New data stored in Amazon S3 will now be encrypted by default, a change that brings the largest hyperscaler in line with competitor policies.
S3, an object storage service, uses an Amazon server-side encryption called SSE-S3, which encrypts each object with a unique key and then encrypts the key itself. In the past, customers had to manually turn on SSE-S3; now, it's automatic. The change to encrypt by default comes at no additional cost to customers and is available as of Jan. 5 in all AWS regions, including those for AWS GovCloud and AWS China, according to an AWS blog post.
The encryption status of the approximately 280 trillion existing objects will not change, according to the cloud provider.
Making encryption the standard in S3 catches AWS up with Microsoft Azure and Google Cloud Platform, which have defaulted to at-rest encryption for several years. Smaller private cloud services, including Oracle Cloud Infrastructure, have also provided at-rest encryption by default.
The change to S3 is a positive move to protect customer data, according to Dave Raffo, senior analyst at Evaluator Group. Customers expect data encryption by default, which has become an unofficial industry standard, and might assume incorrectly that S3 provided this same service.
"The big change is everything you send to S3 is being encrypted," Raffo said. "You get the benefits without having to upgrade. … The users are expecting and want it. Security is a hot topic nowadays."
Under lock and key
Encrypting objects in S3 is not a new feature and has been available to AWS customers since 2011. SSE-S3 makes data housed in a storage system generally unreadable and unusable to humans unless translated with an encryption key. It places the management of object data encryption and the keys to access that data under the purview of AWS.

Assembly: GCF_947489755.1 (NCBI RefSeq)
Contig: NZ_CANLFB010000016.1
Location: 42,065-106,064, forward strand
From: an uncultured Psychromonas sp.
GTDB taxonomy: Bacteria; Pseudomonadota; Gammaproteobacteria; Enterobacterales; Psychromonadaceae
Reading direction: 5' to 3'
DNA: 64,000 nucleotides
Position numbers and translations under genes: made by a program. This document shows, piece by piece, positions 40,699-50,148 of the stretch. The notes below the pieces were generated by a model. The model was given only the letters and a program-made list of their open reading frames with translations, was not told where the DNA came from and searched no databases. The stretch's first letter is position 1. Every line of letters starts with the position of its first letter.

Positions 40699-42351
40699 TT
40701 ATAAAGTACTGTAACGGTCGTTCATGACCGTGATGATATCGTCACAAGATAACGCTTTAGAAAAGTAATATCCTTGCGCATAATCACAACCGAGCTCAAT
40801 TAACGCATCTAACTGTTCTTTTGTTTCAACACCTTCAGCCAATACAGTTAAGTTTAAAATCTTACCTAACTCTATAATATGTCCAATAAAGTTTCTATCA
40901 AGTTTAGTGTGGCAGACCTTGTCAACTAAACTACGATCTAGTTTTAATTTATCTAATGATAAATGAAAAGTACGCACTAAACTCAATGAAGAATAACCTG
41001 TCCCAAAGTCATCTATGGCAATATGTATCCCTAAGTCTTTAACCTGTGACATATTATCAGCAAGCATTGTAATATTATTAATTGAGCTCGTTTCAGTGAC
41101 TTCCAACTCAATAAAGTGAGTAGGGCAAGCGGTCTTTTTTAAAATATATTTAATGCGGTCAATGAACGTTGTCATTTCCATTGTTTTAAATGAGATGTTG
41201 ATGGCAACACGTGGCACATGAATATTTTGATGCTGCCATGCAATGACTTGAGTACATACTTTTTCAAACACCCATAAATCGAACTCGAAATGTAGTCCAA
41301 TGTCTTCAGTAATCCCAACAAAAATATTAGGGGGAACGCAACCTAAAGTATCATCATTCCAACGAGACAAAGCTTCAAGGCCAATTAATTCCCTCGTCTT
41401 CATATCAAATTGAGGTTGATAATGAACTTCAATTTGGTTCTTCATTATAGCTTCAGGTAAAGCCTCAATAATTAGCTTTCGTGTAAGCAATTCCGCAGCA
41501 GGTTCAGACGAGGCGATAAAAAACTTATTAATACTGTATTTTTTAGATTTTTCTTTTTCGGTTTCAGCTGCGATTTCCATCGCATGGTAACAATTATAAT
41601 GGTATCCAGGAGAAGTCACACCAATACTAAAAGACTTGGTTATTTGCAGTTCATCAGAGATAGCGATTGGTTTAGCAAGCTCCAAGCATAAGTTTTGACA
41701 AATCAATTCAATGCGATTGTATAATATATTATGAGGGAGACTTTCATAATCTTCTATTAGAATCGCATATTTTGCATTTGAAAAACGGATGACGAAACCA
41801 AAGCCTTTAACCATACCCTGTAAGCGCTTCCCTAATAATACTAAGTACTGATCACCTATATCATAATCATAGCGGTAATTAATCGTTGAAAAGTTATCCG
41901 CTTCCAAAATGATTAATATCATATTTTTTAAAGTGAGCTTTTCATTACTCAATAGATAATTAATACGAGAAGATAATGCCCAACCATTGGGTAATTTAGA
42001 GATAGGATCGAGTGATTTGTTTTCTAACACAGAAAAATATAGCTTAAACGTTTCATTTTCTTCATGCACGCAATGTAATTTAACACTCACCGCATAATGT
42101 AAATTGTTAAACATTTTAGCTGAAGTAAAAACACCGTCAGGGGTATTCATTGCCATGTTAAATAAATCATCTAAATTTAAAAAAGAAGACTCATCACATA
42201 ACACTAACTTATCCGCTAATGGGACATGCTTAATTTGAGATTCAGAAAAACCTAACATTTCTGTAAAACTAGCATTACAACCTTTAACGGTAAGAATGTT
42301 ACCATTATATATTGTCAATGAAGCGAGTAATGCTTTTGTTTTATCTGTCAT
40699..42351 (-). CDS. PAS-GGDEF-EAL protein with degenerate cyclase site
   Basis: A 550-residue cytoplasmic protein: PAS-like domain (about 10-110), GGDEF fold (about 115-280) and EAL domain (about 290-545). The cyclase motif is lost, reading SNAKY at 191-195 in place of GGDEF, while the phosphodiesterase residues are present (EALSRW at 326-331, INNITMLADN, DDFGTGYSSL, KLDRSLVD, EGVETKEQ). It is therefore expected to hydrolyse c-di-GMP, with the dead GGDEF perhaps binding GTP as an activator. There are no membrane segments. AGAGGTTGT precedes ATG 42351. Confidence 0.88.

Customers have additional encryption options when using SSE-S3 that include customer-provided encryption keys and use of keys through the AWS Key Management Service.
"We heard early on [that] customers really wanted to enable encryption at rest," said Kevin Miller, vice president and general manager of Amazon S3. He noted that most objects created in the service typically take advantage of encryption features.
But making at-rest encryption the default required additional testing to ensure no existing applications would break with the change, according to Miller.
"When we make changes like this, we're super paranoid every customer application works normally," he said. "We never changed the bucket defaults. This is the first time we're doing that."
Ounce of prevention
AWS's transition to encryption by default was likely dictated by the advancement of data protection laws and policies globally, according to Marc Staimer, president of Dragon Slayer Consulting.
While encryption can protect data, it's not a comprehensive security strategy itself, he added. Encrypted data is normally unencrypted when in use by applications, meaning data is still vulnerable to exposure if someone gets access credentials through programs such as keyloggers or social engineering efforts.
"Most of the access is not directly to the storage. It's through the application," Staimer said. "Every time you come up with a good defense, the bad guys find a way around it."
AWS's messaging over the past several years has focused on making sure customers understand not only how they can protect data in AWS but also how the hyperscaler's shared responsibility model for security requires proactive intervention by the customer. That includes changes to S3 bucket security coming in April 2023.
These changes will alter two default settings for newly created S3 buckets to block all public access and to lock object ownership to the bucket owner by disabling access control lists by default. Changing either of these settings from the new defaults will require editing specific parameters.
In the announcement blog, AWS said both changes are already default settings when using the AWS console for creating S3 buckets and are consider best security practices.
This won't be the last time AWS could take a more hands-on approach to increase data security. Miller said the hyperscaler continues to look for ways to protect customer data and implement default settings to encourage better practices.
"You'll see us make changes to the defaults where we can raise out-of-the-box security," he said.
Tim McCarthy is a journalist living on the North Shore of Massachusetts. He covers cloud and data storage news.